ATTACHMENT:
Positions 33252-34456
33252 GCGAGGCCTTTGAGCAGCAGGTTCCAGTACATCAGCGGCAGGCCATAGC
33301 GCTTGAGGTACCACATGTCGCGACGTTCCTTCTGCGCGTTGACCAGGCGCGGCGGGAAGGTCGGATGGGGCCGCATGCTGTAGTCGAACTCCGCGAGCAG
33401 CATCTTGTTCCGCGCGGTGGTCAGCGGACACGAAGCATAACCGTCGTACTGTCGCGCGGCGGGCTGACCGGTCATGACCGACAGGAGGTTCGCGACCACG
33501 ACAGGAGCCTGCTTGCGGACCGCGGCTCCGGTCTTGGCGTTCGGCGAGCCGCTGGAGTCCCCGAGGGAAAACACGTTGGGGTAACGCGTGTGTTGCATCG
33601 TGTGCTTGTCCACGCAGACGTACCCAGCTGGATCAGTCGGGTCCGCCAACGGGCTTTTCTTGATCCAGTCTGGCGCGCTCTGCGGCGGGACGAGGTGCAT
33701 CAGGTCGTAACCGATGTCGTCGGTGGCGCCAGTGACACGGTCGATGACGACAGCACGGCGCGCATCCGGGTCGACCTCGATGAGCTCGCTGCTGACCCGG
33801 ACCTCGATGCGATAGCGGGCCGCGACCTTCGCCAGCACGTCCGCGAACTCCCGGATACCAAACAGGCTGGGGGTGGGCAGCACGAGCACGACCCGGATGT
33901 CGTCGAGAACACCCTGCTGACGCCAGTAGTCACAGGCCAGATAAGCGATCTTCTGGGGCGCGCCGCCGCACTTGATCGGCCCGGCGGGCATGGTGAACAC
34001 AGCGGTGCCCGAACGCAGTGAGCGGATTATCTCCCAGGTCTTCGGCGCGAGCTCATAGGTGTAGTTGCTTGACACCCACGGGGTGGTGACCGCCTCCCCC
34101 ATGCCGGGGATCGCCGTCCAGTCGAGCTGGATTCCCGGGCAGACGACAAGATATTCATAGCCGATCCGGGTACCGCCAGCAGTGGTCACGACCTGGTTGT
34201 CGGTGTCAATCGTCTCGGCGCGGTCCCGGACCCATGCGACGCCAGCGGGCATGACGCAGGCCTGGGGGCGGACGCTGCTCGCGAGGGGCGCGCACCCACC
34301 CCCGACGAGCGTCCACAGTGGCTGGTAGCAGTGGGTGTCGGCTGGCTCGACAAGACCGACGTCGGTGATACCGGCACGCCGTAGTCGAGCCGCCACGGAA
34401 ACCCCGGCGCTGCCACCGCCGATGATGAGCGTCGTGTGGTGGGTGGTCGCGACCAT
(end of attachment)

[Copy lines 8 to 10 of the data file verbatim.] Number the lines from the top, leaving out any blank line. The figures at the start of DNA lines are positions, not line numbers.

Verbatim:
33801 ACCTCGATGCGATAGCGGGCCGCGACCTTCGCCAGCACGTCCGCGAACTCCCGGATACCAAACAGGCTGGGGGTGGGCAGCACGAGCACGACCCGGATGT
33901 CGTCGAGAACACCCTGCTGACGCCAGTAGTCACAGGCCAGATAAGCGATCTTCTGGGGCGCGCCGCCGCACTTGATCGGCCCGGCGGGCATGGTGAACAC
34001 AGCGGTGCCCGAACGCAGTGAGCGGATTATCTCCCAGGTCTTCGGCGCGAGCTCATAGGTGTAGTTGCTTGACACCCACGGGGTGGTGACCGCCTCCCCC